One of the greatest challenges for those accepting their call to pray in the night is the rigorous physical and spiritual toll it can have on your heart and body. I’ve often thought of the night watch as being the “under-rower” in the kingdom. The word means servant, but the Greek translation is, hypērétēs which means, (hypó, “under” and ēressō, “to row”) – properly, a rower (a crewman on a boat), an “under-rower”.
The “under-rower” was an oarsman who served in the lowest level of a three-banked ship. These men were hidden from view. They were generally slaves who were chained to their post and often perished when ships sank. This word emphasizes service. While they never received recognition or honor for their position, their assignment was directly tied to the success or failure ship.
The Watchmen who prays in the night is much like the “under-rower” in that it’s role is vital for successfully shifting the spiritual atmosphere and climate over our cities. The night watch intercessor requires a diligent and spirited heart who is fit to bear the stigma of being unvalued, unrecognized and unrewarded in man’s eyes for their service. Yet, carry the assurance that God hears the sound of their cries - our cries - in the night. While this may be rare in this day and age, the Holy Spirit is raising a prayer force in the night that will contribute to the greatest breakthrough of deliverance in our nation.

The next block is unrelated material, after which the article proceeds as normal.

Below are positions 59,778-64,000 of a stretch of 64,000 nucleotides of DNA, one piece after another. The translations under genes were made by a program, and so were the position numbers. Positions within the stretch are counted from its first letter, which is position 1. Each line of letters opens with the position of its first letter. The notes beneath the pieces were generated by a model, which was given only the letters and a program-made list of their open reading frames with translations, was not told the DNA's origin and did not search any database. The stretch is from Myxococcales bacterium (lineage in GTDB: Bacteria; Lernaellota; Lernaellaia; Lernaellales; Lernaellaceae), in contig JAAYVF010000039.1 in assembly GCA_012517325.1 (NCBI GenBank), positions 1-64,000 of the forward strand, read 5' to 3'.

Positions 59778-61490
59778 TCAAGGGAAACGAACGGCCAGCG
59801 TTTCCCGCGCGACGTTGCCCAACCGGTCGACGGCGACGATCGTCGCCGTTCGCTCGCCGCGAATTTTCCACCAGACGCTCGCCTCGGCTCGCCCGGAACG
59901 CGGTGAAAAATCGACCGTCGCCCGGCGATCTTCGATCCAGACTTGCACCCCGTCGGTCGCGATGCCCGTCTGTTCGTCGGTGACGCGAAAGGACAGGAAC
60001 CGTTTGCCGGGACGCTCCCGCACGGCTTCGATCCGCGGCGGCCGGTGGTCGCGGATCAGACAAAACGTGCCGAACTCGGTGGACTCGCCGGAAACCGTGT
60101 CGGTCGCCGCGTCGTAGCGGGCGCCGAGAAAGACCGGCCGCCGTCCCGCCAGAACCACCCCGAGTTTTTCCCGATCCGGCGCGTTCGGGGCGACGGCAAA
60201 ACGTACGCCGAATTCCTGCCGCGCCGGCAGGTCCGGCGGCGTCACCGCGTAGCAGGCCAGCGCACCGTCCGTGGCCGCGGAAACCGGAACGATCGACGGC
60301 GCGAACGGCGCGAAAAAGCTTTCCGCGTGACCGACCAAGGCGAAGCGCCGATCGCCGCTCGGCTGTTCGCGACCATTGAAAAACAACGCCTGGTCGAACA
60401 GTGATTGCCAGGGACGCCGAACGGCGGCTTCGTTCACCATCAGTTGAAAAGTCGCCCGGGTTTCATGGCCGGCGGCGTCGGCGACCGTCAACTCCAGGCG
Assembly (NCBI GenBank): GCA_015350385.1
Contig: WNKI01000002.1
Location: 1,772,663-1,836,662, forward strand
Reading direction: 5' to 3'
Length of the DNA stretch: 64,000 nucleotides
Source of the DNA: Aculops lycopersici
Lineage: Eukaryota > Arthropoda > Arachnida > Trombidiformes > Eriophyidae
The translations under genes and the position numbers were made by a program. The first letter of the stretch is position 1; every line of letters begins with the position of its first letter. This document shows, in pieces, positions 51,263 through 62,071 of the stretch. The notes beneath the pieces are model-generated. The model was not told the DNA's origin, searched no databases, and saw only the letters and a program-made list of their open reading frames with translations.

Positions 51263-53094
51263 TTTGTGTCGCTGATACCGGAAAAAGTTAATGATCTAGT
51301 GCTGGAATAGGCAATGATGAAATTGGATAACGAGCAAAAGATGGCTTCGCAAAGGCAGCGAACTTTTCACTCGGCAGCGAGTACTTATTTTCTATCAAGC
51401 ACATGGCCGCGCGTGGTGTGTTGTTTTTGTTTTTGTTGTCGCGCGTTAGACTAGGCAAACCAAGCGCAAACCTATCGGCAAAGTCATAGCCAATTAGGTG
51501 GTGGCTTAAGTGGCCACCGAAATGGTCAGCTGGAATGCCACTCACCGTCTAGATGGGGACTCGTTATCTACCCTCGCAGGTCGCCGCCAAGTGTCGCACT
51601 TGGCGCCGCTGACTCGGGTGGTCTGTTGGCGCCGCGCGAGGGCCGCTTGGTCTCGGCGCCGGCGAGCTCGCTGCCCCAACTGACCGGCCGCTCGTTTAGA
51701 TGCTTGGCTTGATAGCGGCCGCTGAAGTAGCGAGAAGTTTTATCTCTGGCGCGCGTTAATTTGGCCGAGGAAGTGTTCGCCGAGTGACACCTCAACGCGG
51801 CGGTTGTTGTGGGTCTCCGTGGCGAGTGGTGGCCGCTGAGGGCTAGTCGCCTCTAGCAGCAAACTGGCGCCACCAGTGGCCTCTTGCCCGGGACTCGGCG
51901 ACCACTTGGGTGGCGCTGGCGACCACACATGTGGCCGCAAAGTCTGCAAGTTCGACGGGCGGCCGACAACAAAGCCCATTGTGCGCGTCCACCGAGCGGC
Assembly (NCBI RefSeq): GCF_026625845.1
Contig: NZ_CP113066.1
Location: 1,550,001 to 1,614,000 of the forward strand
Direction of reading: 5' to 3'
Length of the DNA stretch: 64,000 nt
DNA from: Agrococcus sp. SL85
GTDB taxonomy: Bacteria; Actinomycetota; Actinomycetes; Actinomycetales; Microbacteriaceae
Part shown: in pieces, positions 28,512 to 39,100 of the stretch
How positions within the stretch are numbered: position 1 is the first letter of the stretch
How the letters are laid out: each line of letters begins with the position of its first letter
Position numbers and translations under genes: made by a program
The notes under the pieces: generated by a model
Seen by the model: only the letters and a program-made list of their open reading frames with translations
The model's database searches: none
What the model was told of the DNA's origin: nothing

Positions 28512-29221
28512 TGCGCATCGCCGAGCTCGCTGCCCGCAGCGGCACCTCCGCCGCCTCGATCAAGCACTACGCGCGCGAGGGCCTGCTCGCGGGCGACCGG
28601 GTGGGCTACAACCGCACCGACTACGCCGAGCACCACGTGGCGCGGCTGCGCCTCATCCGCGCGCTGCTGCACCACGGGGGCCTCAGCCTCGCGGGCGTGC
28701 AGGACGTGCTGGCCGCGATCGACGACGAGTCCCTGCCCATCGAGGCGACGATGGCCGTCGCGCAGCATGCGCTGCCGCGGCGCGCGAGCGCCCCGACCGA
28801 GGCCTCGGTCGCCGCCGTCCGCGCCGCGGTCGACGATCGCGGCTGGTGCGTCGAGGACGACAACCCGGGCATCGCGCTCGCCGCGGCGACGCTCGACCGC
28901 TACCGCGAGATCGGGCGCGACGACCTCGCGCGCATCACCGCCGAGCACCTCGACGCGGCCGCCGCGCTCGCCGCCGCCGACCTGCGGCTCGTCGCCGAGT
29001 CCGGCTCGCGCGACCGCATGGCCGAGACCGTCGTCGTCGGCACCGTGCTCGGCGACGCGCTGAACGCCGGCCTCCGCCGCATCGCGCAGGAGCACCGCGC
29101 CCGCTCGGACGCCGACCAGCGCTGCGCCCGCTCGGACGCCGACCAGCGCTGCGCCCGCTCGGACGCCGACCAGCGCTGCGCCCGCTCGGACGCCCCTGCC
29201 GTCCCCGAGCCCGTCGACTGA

Scripture: “A Song of Ascents. Behold, bless the LORD, all servants of the LORD, Who serve by night in the house of the LORD!” Psalm 134:1
Prayer: Oh Lord, You are my treasure and worth. In you, oh Lord, do I place my heart. When I’m tired, you are my strength. Father, strengthen my feeble knees to continue to serve you in the night. In mundaneness, encounter our hearts with passion and life!
Darrian Summerville, Director of [M]Watch